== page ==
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Have a plan; work the plan; and list the plan on the board. Make sure students know for what they are working. Hold them accountable and be ECSTATIC when they get it! Develop visual anchors and consistent signals to communicate with your singers. Be interesting to watch. Remember: What they see is what you get. Do not over-sing the easy sections of a piece or merely sing through the entire work every day. Start at other places than the beginning of the score. Rehearse based on the structure of the music, e.g. ABACA. Teach (rehearse) classroom and performance procedures: how to pass in the music, how to walk on to risers, how to transition from one activity to the next, how to ask a question during rehearsals, how to walk into the classroom. For most students, choir is a new experience. Train them intentionally. Have fun! Start traditions and establish a special identity as a team. Remember: T E A M = Together Everyone Achieves More. Give your customers, your singers, a reason to come back for more every day. Nip mistakes and errors quickly before your students form wrong habits. Always have your antennae up and your ears turned on. Let singers know you are listening and watching intently to their progress. Avoid TB -- Tired Butt! Include movement, a change in standing order, standing up when singers have an important musical entry, etc. in every rehearsal. Kids cant sit still; they have to move, so channel their energy! Relate as much as you can to the feeling in the music. Let students own the music; talk about what it means to them (at the right time). If you, the teacher, are taking a problem home, its time for action. Do something different; talk to a trusted colleague.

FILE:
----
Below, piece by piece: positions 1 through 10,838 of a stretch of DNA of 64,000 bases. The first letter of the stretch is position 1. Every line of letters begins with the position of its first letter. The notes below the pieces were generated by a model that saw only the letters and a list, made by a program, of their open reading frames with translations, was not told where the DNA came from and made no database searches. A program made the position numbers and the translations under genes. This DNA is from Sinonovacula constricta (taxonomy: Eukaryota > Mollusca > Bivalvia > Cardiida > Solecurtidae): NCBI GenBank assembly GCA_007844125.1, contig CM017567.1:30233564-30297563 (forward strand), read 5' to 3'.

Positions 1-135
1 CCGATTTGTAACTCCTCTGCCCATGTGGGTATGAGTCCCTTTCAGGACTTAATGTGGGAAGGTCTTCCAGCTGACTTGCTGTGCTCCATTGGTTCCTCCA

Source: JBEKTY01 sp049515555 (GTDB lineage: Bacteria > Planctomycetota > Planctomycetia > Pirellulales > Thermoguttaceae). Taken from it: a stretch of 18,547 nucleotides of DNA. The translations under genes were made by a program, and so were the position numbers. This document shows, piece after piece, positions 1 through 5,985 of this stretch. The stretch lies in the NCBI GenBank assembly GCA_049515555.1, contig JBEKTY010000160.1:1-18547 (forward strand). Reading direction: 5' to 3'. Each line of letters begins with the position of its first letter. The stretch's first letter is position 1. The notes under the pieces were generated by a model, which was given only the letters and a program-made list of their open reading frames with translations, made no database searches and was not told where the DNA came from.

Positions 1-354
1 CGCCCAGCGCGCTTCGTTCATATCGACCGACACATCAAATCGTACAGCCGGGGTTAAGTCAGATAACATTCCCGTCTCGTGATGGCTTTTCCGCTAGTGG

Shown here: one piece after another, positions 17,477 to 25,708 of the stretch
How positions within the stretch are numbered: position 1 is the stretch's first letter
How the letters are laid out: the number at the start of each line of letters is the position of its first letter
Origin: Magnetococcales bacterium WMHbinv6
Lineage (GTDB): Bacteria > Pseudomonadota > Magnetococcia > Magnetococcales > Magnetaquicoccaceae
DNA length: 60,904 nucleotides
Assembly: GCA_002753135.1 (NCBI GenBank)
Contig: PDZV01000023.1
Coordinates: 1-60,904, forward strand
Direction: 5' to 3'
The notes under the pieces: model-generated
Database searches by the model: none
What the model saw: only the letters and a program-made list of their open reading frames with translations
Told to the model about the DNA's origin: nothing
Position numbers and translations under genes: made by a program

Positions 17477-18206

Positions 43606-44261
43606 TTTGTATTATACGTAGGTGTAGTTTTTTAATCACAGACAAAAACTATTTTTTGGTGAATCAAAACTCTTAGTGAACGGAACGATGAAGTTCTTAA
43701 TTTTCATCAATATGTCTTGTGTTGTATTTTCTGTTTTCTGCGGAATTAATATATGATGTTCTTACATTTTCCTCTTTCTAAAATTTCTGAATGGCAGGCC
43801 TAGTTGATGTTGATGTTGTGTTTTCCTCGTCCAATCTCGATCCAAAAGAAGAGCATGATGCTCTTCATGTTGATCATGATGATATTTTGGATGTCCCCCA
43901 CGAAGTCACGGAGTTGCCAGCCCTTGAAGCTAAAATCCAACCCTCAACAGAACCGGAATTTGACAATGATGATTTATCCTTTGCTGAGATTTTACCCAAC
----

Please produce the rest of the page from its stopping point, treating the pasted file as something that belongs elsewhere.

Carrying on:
The voice is half-way between the mind and the heart. Remember to nurture all three in your rehearsals. A love of music is caught not taught. Your students may not always remember what you teach, but they will remember you!